Karnataka mango exports likely to beat virus gloom this year | Bengaluru News – Times of India


Emerging from the Covid shadow of 2020, Karnataka is set to ring in a juicy mango season this year, with an expected record yield of 16 lakh tonnes and potentially, a jump in exports as well.
Last year, the priced fruit was caught in the thick of the pandemic, with several countries scrapping imports over infection concerns. The yield too had shrunk to 7 lakh tonnes, due to unseasonal rains.
This time, say growers, the season is setting in at a time when the virus appears to be on the ebb and a mega vaccination drive is on, inspiring confidence in buyers at home and outside. “The present trend shows that we will see growth both in terms of yield and exports unlike last year,” said CG Nagaraj, managing director of Karnataka State Mango Development and Marketing Corporation Limited.
Nagaraj said the season will start with the entry of Sendura mangoes from Ramanagara in the first week of March, and it could last till July-August.
“We are in the flowering stage and the weather is good so far… hope there will not be many hail storms during summer, which is harmful to the mango crop,” said Nagaraj.
Although exports were at their lowest last year — at an estimated 1,000 tonnes against the normal 50,000 tonnes — farmers got good prices due to multiple factors, including the central government’s nod for inter-state sales which boosted demand amid short supply. The Gulf countries, US, UK, Canada and Netherlands are among the main mango importers from Karnataka, and this time around, farmers said buyers have already started approaching them. Although there is no clarity yet about the relaxation of Covid norms, the hope is that the situation will improve by March-April and exports can touch pre-Covid levels if not exceed them.
The one worry, say farmers, is the increase in cargo rates – from Rs 100 per kilo to Rs 250. “This may have a negative impact on demand in the international market. Also, higher production may result in a price crash in the domestic market,” said Mallanna, a mango grower from Ramanagara. M Kamalakashi Rajanna, former chairperson of KSMDMC, said it is time for the government to incentivise farmers. She pointed out that when the corporation required about Rs 20 crore for granting subsidy to farmers, the state government released only Rs 1.6 crore. “The government should immediately release adequate funds, otherwise it is going to be a missed opportunity.”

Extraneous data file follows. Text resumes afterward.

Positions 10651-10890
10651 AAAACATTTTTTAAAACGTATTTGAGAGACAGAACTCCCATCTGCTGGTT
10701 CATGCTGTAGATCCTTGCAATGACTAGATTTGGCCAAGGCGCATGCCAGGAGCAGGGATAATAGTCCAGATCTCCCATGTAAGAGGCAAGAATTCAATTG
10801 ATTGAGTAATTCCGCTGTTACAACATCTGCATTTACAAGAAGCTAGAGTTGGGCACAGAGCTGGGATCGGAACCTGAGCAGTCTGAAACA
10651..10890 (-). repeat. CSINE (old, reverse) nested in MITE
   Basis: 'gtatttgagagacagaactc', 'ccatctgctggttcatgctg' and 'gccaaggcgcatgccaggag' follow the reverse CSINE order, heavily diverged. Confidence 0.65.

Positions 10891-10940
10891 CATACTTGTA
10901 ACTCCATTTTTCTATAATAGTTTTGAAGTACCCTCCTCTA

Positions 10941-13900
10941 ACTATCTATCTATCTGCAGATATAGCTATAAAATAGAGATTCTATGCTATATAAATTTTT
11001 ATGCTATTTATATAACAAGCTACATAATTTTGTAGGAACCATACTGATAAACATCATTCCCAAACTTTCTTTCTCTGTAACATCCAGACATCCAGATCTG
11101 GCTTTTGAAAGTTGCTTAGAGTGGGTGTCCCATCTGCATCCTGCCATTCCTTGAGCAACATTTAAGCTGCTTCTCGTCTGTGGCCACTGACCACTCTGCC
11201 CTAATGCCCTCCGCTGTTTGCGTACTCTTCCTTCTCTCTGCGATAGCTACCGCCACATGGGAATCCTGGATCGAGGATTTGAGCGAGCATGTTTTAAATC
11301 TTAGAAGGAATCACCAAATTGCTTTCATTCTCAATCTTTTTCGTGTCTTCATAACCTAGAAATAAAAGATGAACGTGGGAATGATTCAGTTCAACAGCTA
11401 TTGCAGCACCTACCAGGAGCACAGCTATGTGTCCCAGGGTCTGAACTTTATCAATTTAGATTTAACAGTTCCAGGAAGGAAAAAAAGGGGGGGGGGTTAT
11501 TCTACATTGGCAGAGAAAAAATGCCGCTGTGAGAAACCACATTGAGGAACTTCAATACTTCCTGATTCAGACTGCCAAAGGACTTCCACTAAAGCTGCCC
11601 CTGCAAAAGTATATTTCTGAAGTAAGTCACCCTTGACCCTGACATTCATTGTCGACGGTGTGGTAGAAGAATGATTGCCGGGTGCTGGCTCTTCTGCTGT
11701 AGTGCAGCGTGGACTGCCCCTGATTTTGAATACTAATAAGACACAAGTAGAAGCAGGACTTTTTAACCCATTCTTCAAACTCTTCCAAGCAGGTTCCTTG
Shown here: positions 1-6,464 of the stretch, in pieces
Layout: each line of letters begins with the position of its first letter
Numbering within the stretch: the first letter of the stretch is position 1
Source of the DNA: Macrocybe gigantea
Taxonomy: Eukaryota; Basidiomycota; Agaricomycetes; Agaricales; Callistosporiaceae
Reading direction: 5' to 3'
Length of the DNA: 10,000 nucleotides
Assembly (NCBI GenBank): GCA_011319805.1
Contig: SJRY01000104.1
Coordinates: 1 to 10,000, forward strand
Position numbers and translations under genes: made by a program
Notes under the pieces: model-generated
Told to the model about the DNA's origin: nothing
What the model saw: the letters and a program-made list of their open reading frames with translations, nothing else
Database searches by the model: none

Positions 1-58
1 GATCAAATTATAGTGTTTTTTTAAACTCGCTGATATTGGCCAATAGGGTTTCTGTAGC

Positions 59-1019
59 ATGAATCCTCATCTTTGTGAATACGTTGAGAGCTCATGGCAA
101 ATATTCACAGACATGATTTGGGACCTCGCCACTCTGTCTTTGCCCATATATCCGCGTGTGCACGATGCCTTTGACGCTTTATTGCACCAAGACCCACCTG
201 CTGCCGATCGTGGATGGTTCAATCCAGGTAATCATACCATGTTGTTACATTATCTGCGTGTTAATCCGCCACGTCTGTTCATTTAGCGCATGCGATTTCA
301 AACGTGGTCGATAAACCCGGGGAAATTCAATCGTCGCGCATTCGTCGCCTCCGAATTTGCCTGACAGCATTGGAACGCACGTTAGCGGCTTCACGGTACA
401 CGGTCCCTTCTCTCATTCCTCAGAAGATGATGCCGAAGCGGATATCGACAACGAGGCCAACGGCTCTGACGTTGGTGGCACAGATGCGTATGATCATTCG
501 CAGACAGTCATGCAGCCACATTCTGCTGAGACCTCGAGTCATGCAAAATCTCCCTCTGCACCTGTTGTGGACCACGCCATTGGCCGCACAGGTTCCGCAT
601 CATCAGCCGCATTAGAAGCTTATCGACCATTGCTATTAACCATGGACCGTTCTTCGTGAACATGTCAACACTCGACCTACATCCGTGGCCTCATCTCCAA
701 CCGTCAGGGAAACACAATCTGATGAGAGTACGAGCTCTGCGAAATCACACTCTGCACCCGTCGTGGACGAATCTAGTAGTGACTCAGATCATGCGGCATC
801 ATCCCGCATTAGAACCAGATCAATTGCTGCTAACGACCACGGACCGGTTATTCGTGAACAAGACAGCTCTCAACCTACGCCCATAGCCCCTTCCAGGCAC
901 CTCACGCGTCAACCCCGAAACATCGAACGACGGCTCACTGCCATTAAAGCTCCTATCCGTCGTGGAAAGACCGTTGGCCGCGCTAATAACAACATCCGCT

In Mysuru region, growers are expecting a 25% jump in the yield, from last year’s 8,000 tonne while K Rudresha, deputy director of horticulture, is expecting a yield of 12,000 tonne in the first week of May.
Growers in Dharwad are bracing for a drop in yield due to January showers damaging the flowers even as their Belagavi counterparts managed to revive the crop. “If there is good flowering, an orchard of 100 trees will be leased out for Rs 1.2 lakh. The traders will sell the fruit at Rs 4,000 per quintal. But this time things are likely to change,” said a farmer in Dharwad.
Together, Dharwad and Belagavi cater to 50% of the Alphonso demand in the state. There are about 28,000 farmers cultivating mango in Belagavi. The horticulture department helped spray the trees to protect against mildew disease and the yield is on track, they said. Deputy director of the Belagavi horticulture department Ravindra Hakate said the yield is likely to be double of last year’s.
(With inputs from Lawrence Milton, Gururaj Jamkhandi & Shreyas HS)
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Sagar Biswas

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